Friday, November 20, 2015

The "all of the above" energy fantasy

An "all-of-the-above" energy policy has been a political dodge, recently promoted by the White House.  The authors of this report are smart economists and they well understand that we live in a world of scarcity and must choose among various tough trade-offs.

Take away the recent U.S. energy boom and the report collapses. Yes, relatively clean natural gas production and usage are up but this has not exactly been a policy success. The White House loves to be seen as opposing anything having to do with fossil fuels. The Keystone pipeline project was deep-sixed after years of political hide-seek-dodge.

Yes, renewables are up but spend enough money and you can put a man on the moon. There are no cost-benefit studies in the WH report. In the world of serious policy analysis, cost-benefit studies are essential.  For a while, it was fashionable to cite the many poor cost-benefit studies done over the years. I forgot who said it but it is fundamental that the antidote for poor cost-benefit studies is good cost-benefit studies.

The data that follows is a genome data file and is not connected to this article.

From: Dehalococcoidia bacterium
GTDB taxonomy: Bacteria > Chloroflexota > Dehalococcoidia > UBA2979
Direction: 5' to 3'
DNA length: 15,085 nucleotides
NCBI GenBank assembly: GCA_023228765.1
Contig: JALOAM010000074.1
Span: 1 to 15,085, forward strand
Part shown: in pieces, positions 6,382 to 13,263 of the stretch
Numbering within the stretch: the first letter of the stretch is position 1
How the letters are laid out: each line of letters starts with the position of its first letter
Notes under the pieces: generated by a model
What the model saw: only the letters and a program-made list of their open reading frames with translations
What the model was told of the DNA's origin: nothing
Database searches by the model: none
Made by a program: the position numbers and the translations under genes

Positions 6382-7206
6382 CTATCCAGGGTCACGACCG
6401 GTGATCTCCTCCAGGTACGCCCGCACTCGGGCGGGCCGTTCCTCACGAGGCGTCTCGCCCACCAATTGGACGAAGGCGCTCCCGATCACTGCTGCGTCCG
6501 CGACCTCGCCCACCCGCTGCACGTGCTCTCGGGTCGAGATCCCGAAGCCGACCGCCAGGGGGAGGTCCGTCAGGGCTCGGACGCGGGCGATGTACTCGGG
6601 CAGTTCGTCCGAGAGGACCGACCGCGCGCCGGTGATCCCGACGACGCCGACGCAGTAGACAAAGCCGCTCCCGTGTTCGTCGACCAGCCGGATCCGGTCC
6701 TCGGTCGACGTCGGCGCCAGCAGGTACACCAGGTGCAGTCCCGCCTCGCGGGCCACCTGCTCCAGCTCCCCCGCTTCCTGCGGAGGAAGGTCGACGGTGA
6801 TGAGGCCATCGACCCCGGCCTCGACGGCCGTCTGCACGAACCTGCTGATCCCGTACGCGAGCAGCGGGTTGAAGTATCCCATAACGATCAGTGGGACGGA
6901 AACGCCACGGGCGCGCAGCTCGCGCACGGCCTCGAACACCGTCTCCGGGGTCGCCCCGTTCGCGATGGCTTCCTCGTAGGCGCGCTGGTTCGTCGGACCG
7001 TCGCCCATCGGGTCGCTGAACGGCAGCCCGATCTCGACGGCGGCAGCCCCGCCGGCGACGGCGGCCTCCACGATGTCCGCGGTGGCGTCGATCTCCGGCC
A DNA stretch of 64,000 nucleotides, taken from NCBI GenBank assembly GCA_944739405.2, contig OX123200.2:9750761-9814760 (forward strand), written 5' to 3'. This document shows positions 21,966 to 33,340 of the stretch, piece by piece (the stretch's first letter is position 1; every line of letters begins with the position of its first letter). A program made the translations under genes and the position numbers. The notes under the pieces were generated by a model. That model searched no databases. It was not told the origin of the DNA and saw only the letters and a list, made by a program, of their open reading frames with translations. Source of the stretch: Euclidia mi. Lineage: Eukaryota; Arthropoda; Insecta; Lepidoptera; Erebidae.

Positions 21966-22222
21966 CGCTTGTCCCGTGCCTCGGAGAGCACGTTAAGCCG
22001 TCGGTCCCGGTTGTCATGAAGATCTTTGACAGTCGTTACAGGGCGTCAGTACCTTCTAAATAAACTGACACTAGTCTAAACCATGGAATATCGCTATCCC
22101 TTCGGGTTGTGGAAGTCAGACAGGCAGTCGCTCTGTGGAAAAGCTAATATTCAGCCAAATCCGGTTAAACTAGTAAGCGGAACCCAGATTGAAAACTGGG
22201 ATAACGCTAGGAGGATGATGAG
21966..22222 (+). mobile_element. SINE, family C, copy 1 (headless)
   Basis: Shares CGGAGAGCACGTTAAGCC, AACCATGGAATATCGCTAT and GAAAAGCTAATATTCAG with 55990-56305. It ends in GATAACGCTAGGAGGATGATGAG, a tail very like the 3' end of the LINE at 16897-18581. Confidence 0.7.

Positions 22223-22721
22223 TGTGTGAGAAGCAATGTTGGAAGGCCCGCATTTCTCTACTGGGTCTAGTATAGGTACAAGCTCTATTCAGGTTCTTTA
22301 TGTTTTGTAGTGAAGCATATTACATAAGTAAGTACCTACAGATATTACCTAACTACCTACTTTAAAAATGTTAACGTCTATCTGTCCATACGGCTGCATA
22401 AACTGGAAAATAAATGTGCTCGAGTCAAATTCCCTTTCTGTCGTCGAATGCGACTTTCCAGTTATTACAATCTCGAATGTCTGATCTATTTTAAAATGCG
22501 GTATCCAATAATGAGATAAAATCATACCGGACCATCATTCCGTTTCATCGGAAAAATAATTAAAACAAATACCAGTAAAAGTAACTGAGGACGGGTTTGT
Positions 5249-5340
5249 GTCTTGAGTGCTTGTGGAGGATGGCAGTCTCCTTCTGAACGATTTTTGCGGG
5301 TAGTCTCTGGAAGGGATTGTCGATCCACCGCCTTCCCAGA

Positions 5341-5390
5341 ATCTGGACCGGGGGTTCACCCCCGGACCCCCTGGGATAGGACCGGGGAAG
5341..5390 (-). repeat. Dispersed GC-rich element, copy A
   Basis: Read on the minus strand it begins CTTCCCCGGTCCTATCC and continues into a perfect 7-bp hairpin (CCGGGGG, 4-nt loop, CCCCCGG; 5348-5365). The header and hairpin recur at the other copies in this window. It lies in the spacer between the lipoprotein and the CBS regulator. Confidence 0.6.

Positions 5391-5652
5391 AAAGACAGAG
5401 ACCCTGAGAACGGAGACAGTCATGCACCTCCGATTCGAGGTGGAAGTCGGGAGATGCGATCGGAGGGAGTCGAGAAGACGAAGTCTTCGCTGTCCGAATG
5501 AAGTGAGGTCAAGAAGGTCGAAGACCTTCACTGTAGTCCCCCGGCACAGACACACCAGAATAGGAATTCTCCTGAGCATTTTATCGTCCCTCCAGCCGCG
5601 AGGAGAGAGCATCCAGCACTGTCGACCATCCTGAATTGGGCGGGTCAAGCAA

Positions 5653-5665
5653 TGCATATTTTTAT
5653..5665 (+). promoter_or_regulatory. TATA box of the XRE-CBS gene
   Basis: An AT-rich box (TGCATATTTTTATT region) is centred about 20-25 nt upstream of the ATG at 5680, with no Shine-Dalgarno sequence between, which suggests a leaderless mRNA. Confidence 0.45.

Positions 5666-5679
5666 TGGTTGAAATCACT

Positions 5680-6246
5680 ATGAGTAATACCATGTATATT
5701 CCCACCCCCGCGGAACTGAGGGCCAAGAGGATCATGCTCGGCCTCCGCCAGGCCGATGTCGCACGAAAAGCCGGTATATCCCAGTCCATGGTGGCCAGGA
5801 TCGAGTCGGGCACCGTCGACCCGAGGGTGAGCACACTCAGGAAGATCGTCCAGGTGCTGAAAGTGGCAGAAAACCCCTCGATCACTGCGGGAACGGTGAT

The antidote is surely not the pretense that scarcity and trade-offs are not relevant -- and that we can live the "all of the above" fantasy. I mention all this because I just read Matt Ridley's post on the topic. "By preventing investment in gas, the dash for wind has done real harm ..." Read the whole thing.